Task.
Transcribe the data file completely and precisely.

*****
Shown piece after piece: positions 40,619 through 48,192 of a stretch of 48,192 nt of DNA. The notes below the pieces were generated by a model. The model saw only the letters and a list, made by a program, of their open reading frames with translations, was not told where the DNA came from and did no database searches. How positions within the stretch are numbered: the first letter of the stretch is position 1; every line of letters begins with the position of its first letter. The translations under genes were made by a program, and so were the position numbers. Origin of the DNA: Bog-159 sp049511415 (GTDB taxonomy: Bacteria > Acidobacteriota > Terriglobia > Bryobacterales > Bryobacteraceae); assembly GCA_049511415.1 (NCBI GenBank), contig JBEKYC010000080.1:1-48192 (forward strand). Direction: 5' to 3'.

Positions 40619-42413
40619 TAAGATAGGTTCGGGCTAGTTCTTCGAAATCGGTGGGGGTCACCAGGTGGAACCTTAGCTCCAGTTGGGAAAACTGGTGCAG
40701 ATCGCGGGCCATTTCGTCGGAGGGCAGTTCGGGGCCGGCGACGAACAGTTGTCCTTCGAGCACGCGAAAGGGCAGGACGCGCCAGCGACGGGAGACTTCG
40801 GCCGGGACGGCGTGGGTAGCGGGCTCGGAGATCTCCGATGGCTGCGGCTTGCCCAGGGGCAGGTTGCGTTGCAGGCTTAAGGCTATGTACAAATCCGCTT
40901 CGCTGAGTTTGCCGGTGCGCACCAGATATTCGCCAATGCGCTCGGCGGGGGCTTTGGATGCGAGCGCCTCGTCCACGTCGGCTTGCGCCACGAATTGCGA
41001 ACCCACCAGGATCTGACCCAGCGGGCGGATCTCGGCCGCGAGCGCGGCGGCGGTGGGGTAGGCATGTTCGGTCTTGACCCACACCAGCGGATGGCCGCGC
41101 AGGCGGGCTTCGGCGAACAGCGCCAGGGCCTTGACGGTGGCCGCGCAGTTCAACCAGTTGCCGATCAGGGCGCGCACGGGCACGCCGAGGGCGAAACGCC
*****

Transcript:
Shown piece after piece: positions 40,619 through 48,192 of a stretch of 48,192 nt of DNA. The notes below the pieces were generated by a model. The model saw only the letters and a list, made by a program, of their open reading frames with translations, was not told where the DNA came from and did no database searches. How positions within the stretch are numbered: the first letter of the stretch is position 1; every line of letters begins with the position of its first letter. The translations under genes were made by a program, and so were the position numbers. Origin of the DNA: Bog-159 sp049511415 (GTDB taxonomy: Bacteria > Acidobacteriota > Terriglobia > Bryobacterales > Bryobacteraceae); assembly GCA_049511415.1 (NCBI GenBank), contig JBEKYC010000080.1:1-48192 (forward strand). Direction: 5' to 3'.

Positions 40619-42413
40619 TAAGATAGGTTCGGGCTAGTTCTTCGAAATCGGTGGGGGTCACCAGGTGGAACCTTAGCTCCAGTTGGGAAAACTGGTGCAG
40701 ATCGCGGGCCATTTCGTCGGAGGGCAGTTCGGGGCCGGCGACGAACAGTTGTCCTTCGAGCACGCGAAAGGGCAGGACGCGCCAGCGACGGGAGACTTCG
40801 GCCGGGACGGCGTGGGTAGCGGGCTCGGAGATCTCCGATGGCTGCGGCTTGCCCAGGGGCAGGTTGCGTTGCAGGCTTAAGGCTATGTACAAATCCGCTT
40901 CGCTGAGTTTGCCGGTGCGCACCAGATATTCGCCAATGCGCTCGGCGGGGGCTTTGGATGCGAGCGCCTCGTCCACGTCGGCTTGCGCCACGAATTGCGA
41001 ACCCACCAGGATCTGACCCAGCGGGCGGATCTCGGCCGCGAGCGCGGCGGCGGTGGGGTAGGCATGTTCGGTCTTGACCCACACCAGCGGATGGCCGCGC
41101 AGGCGGGCTTCGGCGAACAGCGCCAGGGCCTTGACGGTGGCCGCGCAGTTCAACCAGTTGCCGATCAGGGCGCGCACGGGCACGCCGAGGGCGAAACGCC